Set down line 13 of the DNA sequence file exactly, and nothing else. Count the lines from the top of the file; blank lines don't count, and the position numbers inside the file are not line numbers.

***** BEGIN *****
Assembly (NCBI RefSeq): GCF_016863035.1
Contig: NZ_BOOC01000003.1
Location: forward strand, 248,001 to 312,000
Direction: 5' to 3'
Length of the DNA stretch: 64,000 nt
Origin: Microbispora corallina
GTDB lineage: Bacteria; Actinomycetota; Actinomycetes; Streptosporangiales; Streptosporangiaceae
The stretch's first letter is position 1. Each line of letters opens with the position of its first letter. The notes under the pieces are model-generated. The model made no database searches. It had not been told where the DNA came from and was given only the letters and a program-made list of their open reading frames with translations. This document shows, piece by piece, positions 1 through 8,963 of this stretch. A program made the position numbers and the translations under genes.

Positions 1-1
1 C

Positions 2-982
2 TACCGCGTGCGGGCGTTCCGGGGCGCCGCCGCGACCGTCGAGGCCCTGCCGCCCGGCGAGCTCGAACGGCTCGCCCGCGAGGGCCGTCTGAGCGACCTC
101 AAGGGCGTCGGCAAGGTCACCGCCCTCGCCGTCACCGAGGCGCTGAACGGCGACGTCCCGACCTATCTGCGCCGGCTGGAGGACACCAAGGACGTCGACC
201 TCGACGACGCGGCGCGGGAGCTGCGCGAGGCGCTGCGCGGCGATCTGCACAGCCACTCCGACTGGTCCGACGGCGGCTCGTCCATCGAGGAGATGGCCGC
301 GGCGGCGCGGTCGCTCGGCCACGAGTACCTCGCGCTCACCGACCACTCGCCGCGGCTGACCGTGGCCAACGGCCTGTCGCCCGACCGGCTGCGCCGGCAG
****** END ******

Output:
101 AAGGGCGTCGGCAAGGTCACCGCCCTCGCCGTCACCGAGGCGCTGAACGGCGACGTCCCGACCTATCTGCGCCGGCTGGAGGACACCAAGGACGTCGACC